Assessing water withdrawals in scarce-data transboundary areas by use of dynamic precipitation–flow relationships: The case of the hasbani river basin

Isabella Shentsis, Eliahu Rosenthal, Akiva Flexer, Nimrod Inbar

Research output: Contribution to journalArticlepeer-review

Abstract

The present study proposes a nonstandard solution to the problem of assessing water withdrawals (AWW) in the scarce-data transboundary basin. The applied AWW method operates with the open-source available data on precipitation and river flow and thereby overcomes the usual restriction due to lack of data on shared water use in the Middle East. Analysis of dynamic precipitation-flow relationships enable to separate the effect of water withdrawals from the total decline of river flow under the decreasing precipitation. This study is the first which provides complete information (1972–2020) on water withdrawals from total, surface, and base flow of the Hasbani River (Lebanon). The resulting values that exceed by far earlier published estimates were confirmed by (i) indirect indices (area of irrigated land and population), and (ii) validation of the AWW method based on independent data on water use (Israel Water Authority). The study results are useful for water balance estimations, as well as for management of water resources in the Jordan River headwaters basin and in the entire Lake Kinneret Basin. The AWW method can be applied to other transboundary basins and enables historical and real-time monitoring of water withdrawals as a necessary database for settlement of riparian water relations.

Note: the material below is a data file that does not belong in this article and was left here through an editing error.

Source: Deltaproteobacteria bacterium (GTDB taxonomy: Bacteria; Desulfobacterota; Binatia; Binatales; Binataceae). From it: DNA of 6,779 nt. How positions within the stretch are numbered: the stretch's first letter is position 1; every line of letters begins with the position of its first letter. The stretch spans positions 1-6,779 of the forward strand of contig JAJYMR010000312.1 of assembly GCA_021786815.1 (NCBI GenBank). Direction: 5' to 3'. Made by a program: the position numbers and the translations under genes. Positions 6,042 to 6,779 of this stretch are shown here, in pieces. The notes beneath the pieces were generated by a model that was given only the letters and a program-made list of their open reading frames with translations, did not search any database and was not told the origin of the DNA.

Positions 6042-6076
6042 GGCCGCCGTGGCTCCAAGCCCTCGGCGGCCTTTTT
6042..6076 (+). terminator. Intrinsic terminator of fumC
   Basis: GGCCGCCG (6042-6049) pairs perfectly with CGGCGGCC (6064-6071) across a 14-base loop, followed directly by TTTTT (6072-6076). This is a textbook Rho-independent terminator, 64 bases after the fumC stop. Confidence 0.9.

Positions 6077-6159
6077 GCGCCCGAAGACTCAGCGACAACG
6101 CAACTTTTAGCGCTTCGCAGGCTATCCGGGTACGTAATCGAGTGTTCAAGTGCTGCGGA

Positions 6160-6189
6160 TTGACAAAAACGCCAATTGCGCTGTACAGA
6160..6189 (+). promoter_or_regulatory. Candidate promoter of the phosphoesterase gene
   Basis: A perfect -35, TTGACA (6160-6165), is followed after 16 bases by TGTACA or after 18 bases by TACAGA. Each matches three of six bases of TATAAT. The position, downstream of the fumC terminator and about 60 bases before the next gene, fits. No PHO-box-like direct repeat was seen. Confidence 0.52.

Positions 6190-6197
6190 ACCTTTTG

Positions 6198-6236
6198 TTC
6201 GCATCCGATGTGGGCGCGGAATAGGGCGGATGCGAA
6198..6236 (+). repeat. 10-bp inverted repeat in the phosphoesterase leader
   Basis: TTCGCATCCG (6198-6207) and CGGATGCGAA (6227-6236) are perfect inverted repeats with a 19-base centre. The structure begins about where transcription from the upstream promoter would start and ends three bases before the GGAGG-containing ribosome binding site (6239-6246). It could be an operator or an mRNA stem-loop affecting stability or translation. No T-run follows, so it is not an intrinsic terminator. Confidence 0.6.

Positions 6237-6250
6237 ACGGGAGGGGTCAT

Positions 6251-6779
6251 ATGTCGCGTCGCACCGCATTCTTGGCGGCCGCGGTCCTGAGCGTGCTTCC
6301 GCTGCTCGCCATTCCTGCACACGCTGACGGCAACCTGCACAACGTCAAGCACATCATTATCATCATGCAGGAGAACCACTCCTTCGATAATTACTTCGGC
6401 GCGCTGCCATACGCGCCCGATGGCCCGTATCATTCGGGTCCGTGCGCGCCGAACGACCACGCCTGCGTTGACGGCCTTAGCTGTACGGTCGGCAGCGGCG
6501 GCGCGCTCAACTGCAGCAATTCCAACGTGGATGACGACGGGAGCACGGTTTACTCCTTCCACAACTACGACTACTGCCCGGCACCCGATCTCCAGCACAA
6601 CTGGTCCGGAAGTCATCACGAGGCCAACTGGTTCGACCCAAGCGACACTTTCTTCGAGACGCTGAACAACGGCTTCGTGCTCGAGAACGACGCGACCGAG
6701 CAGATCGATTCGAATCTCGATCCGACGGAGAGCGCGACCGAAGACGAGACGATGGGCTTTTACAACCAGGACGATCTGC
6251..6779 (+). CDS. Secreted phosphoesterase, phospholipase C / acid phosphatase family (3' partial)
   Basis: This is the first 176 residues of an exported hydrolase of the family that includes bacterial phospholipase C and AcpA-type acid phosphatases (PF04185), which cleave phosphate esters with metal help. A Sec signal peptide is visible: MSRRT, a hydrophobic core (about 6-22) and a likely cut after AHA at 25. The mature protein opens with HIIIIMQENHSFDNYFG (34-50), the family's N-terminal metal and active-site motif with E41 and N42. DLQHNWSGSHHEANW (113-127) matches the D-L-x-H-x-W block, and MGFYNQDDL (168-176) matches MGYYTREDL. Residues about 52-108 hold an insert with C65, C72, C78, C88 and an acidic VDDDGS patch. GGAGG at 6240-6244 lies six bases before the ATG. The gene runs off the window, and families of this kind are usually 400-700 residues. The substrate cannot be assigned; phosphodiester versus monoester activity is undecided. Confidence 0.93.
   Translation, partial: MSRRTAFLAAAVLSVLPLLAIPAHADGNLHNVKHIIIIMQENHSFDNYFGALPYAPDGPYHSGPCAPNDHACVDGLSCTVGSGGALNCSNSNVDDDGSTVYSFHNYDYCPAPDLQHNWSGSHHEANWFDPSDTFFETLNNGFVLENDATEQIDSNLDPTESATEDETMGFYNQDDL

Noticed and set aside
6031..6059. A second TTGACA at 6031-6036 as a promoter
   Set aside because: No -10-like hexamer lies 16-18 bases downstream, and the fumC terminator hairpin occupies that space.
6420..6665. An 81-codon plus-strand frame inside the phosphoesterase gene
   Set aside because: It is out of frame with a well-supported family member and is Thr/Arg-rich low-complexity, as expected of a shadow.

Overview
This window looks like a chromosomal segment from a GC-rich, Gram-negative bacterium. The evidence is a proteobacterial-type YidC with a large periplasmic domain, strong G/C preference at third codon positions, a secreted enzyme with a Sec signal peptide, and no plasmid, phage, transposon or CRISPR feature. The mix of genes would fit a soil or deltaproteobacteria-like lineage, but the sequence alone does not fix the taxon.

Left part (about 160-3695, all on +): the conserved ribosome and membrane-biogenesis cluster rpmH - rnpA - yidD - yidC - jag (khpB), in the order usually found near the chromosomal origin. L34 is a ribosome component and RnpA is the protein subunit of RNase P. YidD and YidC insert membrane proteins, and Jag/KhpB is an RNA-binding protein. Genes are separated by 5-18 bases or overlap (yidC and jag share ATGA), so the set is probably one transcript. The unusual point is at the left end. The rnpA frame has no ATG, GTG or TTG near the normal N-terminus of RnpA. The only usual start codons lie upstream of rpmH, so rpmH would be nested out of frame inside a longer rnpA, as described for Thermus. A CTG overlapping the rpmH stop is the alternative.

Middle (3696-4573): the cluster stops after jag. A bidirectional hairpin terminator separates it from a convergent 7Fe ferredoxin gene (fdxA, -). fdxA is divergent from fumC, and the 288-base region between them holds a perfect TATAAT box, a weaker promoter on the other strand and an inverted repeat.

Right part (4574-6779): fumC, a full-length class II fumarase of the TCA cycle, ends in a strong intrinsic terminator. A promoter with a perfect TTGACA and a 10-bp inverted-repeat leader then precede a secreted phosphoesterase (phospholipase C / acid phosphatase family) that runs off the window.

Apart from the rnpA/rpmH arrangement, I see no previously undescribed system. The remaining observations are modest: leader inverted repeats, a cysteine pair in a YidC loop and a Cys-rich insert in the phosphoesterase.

Original languageEnglish
Article number1440
JournalWater (Switzerland)
Volume13
Issue number11
DOIs
StatePublished - 1 Jun 2021

Keywords

  • Hasbani River
  • Jordan River Headwaters
  • Management of water resources
  • Precipitation–flow relationship
  • Scarce data
  • Shared water use
  • Transboundary basin
  • Water withdrawals

Fingerprint

Dive into the research topics of 'Assessing water withdrawals in scarce-data transboundary areas by use of dynamic precipitation–flow relationships: The case of the hasbani river basin'. Together they form a unique fingerprint.

Cite this